Record high food prices have triggered a global crisis that will drive millions more into extreme poverty, magnifying hunger and malnutrition, while threatening to erase hard-won gains in development. This latest Food Security Update looks at rising food insecurity and World Bank responses to date.
World Bank Group commitments (including short-term finance, mobilization and Recipient-Executed Trust Funds) rose to $115 billion in fiscal year 2022, $5.3 billion or 5% higher than FY21. A significant portion of the FY22 commitments supported measures addressing the impact of global overlapping crises, food insecurity, increasing fragility and conflict as well as climate change.
Over the past months, much of the world’s attention has shifted to Russia’s invasion of Ukraine and the risks it poses to global supplies of energy and food. We are simultaneously facing many other crises. ... As a result, attention has been diverted from Covid, and the demand for vaccines has slowed down.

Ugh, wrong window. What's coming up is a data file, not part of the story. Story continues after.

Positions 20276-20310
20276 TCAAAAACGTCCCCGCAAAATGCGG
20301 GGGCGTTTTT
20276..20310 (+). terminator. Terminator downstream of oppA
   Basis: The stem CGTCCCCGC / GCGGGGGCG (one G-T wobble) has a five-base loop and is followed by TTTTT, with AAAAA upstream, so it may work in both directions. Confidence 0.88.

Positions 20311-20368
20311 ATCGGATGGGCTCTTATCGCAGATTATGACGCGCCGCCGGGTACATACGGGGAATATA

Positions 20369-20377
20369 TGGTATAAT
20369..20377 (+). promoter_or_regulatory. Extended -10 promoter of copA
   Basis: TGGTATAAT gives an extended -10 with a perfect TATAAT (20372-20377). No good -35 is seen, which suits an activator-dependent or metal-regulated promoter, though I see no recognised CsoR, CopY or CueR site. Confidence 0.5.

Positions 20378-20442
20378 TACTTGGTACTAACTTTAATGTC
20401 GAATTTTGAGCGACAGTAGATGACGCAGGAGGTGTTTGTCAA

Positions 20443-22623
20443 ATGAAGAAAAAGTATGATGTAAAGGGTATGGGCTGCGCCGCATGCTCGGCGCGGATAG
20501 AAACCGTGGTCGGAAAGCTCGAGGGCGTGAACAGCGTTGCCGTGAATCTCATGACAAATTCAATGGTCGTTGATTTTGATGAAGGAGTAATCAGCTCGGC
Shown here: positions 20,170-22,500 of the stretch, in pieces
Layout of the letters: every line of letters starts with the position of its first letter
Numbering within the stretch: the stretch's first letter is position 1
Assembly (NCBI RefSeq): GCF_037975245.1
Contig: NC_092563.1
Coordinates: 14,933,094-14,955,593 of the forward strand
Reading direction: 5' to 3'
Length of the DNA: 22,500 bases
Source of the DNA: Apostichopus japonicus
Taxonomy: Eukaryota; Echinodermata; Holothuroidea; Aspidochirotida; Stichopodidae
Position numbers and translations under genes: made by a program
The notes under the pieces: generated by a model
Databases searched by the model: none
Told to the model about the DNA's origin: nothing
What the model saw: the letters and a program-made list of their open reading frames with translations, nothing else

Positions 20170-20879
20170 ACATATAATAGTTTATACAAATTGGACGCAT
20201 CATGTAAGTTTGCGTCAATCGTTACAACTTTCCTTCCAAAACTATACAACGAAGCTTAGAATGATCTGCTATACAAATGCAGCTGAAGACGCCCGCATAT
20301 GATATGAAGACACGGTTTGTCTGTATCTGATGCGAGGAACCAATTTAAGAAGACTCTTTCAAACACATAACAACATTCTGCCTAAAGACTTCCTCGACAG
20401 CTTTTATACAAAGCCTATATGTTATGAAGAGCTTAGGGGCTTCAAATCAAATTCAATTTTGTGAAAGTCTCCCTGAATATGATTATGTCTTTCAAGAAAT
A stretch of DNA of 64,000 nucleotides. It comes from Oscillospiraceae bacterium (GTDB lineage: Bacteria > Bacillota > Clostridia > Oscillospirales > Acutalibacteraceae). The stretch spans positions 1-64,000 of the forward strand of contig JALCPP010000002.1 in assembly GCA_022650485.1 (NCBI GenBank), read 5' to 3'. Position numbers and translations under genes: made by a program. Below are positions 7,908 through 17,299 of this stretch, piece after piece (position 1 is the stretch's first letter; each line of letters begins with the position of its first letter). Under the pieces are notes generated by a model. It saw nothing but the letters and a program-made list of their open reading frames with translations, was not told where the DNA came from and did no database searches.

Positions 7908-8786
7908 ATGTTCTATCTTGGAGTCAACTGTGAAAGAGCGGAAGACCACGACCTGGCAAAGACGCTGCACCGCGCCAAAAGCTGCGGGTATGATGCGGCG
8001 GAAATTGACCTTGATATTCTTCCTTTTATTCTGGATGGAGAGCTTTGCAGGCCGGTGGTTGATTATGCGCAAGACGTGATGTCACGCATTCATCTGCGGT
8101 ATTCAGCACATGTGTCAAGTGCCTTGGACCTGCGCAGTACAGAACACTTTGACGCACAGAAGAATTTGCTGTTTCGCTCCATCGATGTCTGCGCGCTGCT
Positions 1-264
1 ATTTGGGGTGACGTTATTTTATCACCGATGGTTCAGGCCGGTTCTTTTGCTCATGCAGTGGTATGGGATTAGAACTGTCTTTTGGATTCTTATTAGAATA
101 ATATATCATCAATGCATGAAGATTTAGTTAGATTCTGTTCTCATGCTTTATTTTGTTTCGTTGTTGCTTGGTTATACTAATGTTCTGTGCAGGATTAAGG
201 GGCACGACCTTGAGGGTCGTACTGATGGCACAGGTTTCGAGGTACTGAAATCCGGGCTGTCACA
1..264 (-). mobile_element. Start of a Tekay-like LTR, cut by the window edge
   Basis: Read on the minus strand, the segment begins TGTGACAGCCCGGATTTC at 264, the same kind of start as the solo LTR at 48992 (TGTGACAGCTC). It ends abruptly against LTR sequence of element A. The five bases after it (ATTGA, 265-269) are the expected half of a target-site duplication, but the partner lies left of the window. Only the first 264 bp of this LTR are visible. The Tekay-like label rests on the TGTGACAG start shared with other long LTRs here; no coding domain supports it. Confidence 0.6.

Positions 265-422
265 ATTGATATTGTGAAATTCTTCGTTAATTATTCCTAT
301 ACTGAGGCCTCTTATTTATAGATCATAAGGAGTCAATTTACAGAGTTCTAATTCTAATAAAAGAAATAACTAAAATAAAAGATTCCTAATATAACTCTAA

The World Bank Group welcomes the Statement of the Creditor Committee for Zambia that was issued today under the Common Framework for Debt Treatments beyond the DSSI. The statement describes the Creditor Committee’s commitment to provide long-term debt relief that matches the Zambian authorities’ ambitious fiscal and structural reforms.
Some additional 2 million people will benefit from a second phase of the West Africa regional Food Systems Resilience Program (FSRP-2) approved today for a total amount of $315 million in International Development Association (IDA*) financing.
The 2022 Annual Meetings of the International Monetary Fund (IMF) and the World Bank Group (WBG) will take place in person from Monday, October 10, through Sunday, October 16 in the IMF and World Bank Group headquarters, in Washington DC. Registration will open in mid-August.
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